Introduction to Visual Arts: Chapter 13
Introduction to Visual Arts: Chapter 13 115-01
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This 3 page Class Notes was uploaded by Suzannah Hudson on Tuesday March 29, 2016. The Class Notes belongs to 115-01 at Brigham Young University - Idaho taught by Geddes, Matthew J in Spring 2016. Since its upload, it has received 27 views. For similar materials see Intro to Visual Arts in Art at Brigham Young University - Idaho.
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Date Created: 03/29/16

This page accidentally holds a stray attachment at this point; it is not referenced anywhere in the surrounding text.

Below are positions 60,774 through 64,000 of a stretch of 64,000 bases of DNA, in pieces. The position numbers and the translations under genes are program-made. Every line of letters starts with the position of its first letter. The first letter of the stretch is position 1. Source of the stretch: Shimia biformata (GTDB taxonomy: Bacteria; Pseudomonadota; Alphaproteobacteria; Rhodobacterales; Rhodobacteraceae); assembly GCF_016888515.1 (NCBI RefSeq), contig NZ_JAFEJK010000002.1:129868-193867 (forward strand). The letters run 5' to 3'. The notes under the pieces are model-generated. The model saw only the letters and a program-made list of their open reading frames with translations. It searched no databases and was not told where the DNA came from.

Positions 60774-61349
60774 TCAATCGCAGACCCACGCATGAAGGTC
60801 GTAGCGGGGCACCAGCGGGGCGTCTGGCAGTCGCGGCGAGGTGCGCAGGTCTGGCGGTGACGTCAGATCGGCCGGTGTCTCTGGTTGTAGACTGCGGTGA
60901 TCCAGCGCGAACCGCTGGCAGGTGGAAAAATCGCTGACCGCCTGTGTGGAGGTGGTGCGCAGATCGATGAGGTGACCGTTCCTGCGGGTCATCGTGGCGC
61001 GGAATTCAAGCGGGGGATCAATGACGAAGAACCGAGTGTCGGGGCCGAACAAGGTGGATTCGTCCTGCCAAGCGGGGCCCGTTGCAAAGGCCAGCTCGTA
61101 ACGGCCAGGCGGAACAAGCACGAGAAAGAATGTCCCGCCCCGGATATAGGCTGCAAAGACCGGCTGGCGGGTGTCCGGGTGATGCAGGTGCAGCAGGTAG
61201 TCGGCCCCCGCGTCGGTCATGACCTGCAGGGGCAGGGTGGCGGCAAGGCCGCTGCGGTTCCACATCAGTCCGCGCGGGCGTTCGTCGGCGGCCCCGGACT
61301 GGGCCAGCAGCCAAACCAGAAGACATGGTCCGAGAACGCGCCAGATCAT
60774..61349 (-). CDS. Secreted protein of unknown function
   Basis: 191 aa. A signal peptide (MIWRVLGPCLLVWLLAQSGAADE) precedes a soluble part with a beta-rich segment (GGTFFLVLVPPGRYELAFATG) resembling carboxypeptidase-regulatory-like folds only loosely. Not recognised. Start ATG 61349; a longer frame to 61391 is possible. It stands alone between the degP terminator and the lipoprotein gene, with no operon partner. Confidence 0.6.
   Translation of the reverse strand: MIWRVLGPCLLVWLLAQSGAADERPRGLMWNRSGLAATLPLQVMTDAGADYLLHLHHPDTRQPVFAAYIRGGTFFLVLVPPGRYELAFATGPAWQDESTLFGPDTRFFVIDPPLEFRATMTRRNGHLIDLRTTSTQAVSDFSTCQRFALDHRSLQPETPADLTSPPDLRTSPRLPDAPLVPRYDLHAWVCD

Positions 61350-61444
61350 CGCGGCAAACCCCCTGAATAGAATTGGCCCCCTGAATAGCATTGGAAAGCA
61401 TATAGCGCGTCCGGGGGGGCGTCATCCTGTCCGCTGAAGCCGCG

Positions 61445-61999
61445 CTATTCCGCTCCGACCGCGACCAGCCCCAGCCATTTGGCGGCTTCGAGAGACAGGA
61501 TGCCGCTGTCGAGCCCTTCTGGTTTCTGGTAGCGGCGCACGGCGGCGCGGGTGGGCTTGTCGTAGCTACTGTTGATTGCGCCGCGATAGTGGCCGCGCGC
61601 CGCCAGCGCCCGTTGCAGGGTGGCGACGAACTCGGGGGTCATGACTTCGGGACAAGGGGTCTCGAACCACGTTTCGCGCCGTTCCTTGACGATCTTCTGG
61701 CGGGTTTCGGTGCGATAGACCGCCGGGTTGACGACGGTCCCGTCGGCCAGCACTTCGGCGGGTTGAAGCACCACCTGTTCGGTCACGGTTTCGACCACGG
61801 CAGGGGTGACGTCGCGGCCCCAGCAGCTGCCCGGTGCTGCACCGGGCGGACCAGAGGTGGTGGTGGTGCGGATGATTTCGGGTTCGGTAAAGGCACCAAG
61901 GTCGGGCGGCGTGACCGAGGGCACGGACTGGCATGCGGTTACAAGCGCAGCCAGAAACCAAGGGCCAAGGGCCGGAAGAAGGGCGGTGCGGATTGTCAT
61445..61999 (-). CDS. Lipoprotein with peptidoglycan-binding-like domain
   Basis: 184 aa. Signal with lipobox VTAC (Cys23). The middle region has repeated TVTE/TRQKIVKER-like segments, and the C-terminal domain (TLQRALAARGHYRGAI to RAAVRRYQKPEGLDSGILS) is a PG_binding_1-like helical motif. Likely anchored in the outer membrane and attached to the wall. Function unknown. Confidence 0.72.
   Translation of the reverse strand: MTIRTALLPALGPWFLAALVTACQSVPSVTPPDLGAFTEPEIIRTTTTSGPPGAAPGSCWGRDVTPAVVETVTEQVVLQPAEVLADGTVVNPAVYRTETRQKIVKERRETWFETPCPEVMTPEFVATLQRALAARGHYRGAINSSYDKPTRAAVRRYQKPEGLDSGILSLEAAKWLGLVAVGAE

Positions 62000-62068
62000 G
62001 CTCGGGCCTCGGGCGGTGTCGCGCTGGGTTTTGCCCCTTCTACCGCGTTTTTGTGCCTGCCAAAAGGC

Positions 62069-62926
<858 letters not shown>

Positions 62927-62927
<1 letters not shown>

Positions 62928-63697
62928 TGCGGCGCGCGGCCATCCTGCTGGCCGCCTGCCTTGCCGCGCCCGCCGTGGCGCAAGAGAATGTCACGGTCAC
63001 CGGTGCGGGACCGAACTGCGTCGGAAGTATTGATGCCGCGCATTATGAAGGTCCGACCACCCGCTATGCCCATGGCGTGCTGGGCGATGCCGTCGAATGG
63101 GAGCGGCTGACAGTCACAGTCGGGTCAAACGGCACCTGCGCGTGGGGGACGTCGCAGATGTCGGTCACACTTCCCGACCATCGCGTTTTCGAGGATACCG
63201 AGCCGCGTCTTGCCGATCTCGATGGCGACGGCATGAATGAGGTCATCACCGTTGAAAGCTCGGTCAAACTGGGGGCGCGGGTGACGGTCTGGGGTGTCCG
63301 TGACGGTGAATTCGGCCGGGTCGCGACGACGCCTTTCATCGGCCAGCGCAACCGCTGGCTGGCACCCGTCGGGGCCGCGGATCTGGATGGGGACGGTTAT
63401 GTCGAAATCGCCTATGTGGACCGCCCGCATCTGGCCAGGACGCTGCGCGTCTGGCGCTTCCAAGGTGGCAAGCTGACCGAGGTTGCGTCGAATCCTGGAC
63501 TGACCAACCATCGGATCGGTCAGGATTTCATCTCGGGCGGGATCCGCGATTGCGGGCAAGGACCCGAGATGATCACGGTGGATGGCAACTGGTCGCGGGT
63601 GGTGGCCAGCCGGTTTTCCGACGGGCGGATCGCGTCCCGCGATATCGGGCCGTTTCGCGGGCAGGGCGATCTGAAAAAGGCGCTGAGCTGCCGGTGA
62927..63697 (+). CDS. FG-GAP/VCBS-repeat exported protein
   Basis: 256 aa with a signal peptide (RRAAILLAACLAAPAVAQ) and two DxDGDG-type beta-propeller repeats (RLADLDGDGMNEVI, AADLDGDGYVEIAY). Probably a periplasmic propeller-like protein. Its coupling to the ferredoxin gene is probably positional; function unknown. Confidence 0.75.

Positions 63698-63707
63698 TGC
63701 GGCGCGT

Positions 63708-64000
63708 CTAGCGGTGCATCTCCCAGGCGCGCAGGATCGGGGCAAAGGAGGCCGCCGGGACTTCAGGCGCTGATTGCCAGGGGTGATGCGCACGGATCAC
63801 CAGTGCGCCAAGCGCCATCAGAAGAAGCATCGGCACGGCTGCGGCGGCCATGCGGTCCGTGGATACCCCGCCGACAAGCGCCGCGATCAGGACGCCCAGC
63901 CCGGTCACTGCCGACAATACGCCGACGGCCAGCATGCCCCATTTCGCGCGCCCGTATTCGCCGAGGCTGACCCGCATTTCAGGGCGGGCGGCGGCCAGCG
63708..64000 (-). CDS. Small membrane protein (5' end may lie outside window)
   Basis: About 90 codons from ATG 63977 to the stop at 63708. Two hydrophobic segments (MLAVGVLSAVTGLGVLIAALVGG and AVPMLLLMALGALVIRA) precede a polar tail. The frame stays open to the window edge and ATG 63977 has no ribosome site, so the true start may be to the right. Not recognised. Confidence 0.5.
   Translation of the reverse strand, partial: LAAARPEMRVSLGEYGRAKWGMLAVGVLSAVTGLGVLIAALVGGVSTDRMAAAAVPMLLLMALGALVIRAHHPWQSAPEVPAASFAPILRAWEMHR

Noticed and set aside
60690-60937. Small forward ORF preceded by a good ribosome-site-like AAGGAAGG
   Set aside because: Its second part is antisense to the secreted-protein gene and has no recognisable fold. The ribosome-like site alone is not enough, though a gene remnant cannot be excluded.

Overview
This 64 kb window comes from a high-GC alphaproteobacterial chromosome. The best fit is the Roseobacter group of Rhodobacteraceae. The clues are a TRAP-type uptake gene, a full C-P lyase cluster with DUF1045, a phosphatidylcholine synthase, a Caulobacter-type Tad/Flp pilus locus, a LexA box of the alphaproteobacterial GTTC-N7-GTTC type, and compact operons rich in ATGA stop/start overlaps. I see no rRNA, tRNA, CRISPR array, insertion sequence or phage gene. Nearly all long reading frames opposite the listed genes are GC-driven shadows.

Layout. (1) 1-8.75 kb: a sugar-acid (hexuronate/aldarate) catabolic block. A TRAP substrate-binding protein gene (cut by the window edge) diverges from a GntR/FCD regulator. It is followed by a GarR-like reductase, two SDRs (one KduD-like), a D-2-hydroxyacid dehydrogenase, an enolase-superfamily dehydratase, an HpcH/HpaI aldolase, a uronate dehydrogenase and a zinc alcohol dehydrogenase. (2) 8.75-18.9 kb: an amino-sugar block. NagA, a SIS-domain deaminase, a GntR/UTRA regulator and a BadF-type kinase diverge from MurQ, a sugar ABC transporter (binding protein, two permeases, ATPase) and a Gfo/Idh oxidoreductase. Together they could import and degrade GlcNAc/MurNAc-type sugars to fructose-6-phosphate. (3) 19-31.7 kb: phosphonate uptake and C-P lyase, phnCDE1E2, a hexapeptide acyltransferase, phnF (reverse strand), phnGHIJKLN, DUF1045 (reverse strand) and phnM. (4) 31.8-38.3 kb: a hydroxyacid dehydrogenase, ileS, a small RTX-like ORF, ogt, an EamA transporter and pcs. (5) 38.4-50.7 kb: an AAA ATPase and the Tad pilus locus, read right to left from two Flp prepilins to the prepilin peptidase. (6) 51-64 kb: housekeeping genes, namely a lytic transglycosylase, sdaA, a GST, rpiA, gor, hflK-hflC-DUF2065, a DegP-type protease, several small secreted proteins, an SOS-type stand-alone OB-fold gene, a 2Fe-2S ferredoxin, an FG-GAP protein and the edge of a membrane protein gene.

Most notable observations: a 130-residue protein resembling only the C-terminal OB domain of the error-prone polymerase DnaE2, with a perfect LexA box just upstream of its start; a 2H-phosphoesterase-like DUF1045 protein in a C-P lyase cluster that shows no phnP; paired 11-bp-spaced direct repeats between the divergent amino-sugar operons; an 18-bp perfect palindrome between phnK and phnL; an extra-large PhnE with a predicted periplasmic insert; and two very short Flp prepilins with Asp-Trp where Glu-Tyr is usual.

Chapter 13 Notes Architecture: Arch (higher) Tecture (building) Aesthetics and Function for architecture. Would have to study engineering, structure foundation, art, and much more. Structures must be tested first so that we can have a limit of how tall they can be built Building codes came from trial and error Tension (Pulling material apart) and Compression (forces that crush material) with stone. Trabeated (posts with block on top) and Arcuated (arches) Load Bearing (1 material that holds up and protects) and Skeleton & Skin (1 material holds up, another material protects it) ROCK CUT: Subtractive process, find a rock structure, cut out design and rooms. Egyptians would this for tombs and temples. Forms of Structures over the Years: STACKING & PILING: Taking separate rocks, and piling on top of one another. A great example is the Great Wall of China. Corbeled Arch, where we can stack rocks one upon another, then we add blocks that are slightly longer, until they meet up and have a keystone. POST & LINTEL: Vertical and Horizontal structures, such as Stonehenge. A lot of Egyptian and Greek architecture used post & lintel. A lot of posts for a good structure. Such as the Parthenon. Doric is blocked, Ionic is scrolled, and Corinthian is leafed. Entasis: Columns sizes will swell into the center Caryatids: Columns that are shaped to look like humans ROUND ARCH: Roman Arch (has a base, and then stack blocks until the keystone), Barrel Vault (like the roman arch, but longer and wider, to create a tunnel), Groin Vault (2-barrel vault arches joined together to create a 4 entry-way area) Roman Aqueduct: Roman arches built side by side, and then having Roman arches built on top of the first row. th th Romanesque: 10 -11 century, 3 elements of a Romanesque structure; Round Arches, Thick and Heavy walls, and Small Windows. POINTED ARCH: “Gothic Arch.” Arches can be taller, needed less stones, bigger cathedrals. Gothic: Pointed Arches. Bases can be thin and tall. Big, stain glassed windows. Flying Buttresses, the arms that support the pointed arches. DOME: Roman idea, taking arches and rotating it 360° to form a circle. Drum (making a round building, create tall circular walls, and put the dome on top. Example: Pantheon), Squinches (create a square structure, put the dome on top, and the squinch is the decoration that fills in the corner that connects the square and circle structures. Example: White House), Pendentives (Round arches are created, then put a dome on drum on top of the arches, and the space filling the arches to the drum are the Pendentives.) Oculus: An opening within a dome at the top that allows light and air in. Nave: the main body of the church. It provides the central approach to the high altar and gives it support to the entire structure. Cast-Iron Construction: A form of Skin & Structure, the Cast Iron part is the structure, and glass is the Skin. Can achieve great heights, greater than stone. Truss: a supporting structure or framework composed of beams, girders, or rods commonly of steel or wood lying in a single plane. Usually takes the form of a triangle or combination of triangles, since this design ensures the greatest rigidity. Example: Eiffel Tower Bauhaus: “form follows function.” This is the International Style, where structures are tall, box-like and are decorated with nothing but glass. Rigid. SUSPENSION: Structures that are hanging and flexible, such as the Brooklyn Bridge and Golden Gate Bridge. Cables are hanging down from top of structure and is holding these bridges up. REINFORCED CONCREATE: Another term for reinforced concrete, “Ferro Concrete,” Iron that is put into concrete, so that the concrete can be tensive and compressive. GEODESIC DOME: Take triangular structures, and create a 3D triangle, known as a tetrahedron. Now we can make a dome out of tetrahedrons, to have an extremely strong structure. Buckminster Fuller, “If you want to know how old a building is, weight it.” Fuller created this structure. 1895- 1983. Structures up until today, all buildings were in geometric shapes, for strong supports. But now, we can create architecture that uses organic shapes, and give the structures a softer, more visually pleasing look. Such as
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